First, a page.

To fix the franchise's reputation in the community, Roberts employed a version of the same strategy: Everything rested upon transparency, personal engagement, and generosity.
Roberts is a third-generation Ankeny resident with deep ties in the community. He is even a former local Little League board member. After announcing that he'd taken over the Pie Five Pizza on social media, he started connecting with local groups—and because he didn't have money to give community members sponsorships, he instead gave out free pizza coupons and fed churches, animal rescues, nursing homes, and other community groups.
He also started making amends for all the bad experiences people had. He offered discounts to customers so they would give Pie Five another chance, and even started telling them how much money he made at the restaurant.
"All these other restaurants are saying to me, "Hey, man, you're pretty ballsy telling people how much you make in a day,' " Roberts says. "These people are what makes us, so why shouldn't they know what we're making?"
Roberts also leaned on the Pie Five Pizza corporate team, which provided him with guidance and support throughout the transition.
"Having that franchise and all that legwork done for you already — all you have to do is call somebody or look it up in a book," Roberts says. "Pie Five has been amazing to me. They've let me go out of the box more than they probably should have."
When the store implemented these changes, Roberts says, the positive results were immediate. With Roberts running the restaurant and his son as manager, the restaurant doubled its weekly revenue — from $5,000 to $10,000. It ended 2019 full of awards from Pie Five Pizza…but Roberts' hardest challenge was still yet to come.
Just as Roberts was celebrating his early success, the pandemic took hold and ravaged the restaurant industry. Roberts' Pie Five Pizza was no exception; sales dropped, and he barely had the capital to stay afloat.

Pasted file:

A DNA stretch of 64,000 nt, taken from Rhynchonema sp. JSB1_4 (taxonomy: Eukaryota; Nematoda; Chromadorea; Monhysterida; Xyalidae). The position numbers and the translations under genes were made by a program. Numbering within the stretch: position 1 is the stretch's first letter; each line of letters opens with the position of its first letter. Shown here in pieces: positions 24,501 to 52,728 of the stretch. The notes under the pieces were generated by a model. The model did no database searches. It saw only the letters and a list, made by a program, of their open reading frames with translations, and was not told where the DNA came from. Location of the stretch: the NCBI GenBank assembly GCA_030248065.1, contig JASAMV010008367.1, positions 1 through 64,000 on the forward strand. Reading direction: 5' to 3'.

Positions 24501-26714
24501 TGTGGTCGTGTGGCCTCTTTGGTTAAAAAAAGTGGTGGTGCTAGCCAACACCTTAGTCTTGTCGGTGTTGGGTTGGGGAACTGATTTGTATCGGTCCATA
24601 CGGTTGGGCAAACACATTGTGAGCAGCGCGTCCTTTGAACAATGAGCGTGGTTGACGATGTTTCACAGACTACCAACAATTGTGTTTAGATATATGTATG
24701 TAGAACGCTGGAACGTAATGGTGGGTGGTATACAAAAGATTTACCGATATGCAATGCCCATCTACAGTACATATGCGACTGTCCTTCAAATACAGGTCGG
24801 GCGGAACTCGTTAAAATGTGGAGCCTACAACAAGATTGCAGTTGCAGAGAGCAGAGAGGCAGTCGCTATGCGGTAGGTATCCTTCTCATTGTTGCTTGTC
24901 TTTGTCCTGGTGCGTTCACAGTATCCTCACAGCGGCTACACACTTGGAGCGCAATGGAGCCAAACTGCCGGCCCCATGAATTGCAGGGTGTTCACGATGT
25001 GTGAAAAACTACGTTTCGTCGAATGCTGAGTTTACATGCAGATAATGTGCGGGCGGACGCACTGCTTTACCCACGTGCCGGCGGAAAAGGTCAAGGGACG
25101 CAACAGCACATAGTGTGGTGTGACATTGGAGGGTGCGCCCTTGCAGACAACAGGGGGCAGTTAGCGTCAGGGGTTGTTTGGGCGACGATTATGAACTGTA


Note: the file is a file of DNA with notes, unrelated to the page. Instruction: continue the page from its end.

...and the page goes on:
At one point, Roberts realized that if he didn't raise $8,000 in one weekend, he might have to close the store. So he did the only thing he could think of. He took to social media and pleaded for help from the local community he'd spent the past two years working to support.
The community responded in kind. The store earned $28,000 in three days, which enabled it to survive. A local blogger compared the response to the movie It's a Wonderful Life.
"People were walking up to me and handing me money, not even eating at the restaurant because our line was so long," Roberts says. "It just makes you cry."
It's hard to imagine the community rallying behind their Pie Five Pizza just a few years earlier, when the store was barely bringing in customers. But the response felt like validation for Roberts, whose guiding principle has always been simple: This business had to prioritize family and togetherness.
After all, he got into the pizza business because he wanted to be there for his son. Then it became a family business.
"You really learn what family is and what family needs when it comes to owning something and running something and being successful. You all have to be in it together, or else it won't be successful," Roberts says. "I'm blessed with my family, and I'm blessed to have such a huge following and support."